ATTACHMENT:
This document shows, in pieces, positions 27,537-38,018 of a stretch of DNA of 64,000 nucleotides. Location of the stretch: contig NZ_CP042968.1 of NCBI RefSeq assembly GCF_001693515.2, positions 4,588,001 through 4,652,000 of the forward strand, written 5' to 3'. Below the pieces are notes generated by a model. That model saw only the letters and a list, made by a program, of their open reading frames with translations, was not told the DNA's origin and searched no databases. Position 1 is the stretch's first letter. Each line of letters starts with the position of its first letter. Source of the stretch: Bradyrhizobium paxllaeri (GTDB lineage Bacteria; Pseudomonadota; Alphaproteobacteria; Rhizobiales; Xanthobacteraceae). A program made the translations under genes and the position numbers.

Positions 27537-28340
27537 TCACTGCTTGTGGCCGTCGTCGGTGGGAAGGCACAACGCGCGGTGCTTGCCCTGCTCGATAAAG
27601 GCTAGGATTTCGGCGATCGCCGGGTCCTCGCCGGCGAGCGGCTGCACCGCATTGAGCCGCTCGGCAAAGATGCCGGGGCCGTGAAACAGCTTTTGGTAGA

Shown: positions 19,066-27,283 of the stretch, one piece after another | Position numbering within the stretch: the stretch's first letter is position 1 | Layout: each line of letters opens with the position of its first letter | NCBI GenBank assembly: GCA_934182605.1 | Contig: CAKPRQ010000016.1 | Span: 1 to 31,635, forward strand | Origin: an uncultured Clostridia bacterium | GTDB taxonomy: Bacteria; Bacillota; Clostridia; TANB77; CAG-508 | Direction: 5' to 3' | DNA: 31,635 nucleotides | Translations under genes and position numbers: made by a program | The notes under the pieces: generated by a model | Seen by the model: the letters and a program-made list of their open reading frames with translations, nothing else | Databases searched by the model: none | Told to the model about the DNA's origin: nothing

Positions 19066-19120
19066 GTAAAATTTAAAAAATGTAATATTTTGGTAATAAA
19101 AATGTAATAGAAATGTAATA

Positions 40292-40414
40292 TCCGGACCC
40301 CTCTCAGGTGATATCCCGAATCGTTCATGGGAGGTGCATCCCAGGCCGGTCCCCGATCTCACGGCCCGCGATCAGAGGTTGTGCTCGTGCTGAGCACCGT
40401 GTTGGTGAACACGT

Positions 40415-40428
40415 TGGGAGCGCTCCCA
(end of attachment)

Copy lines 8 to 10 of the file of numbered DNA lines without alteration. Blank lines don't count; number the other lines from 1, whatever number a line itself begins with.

19101 AATGTAATAGAAATGTAATA

Positions 40292-40414
40292 TCCGGACCC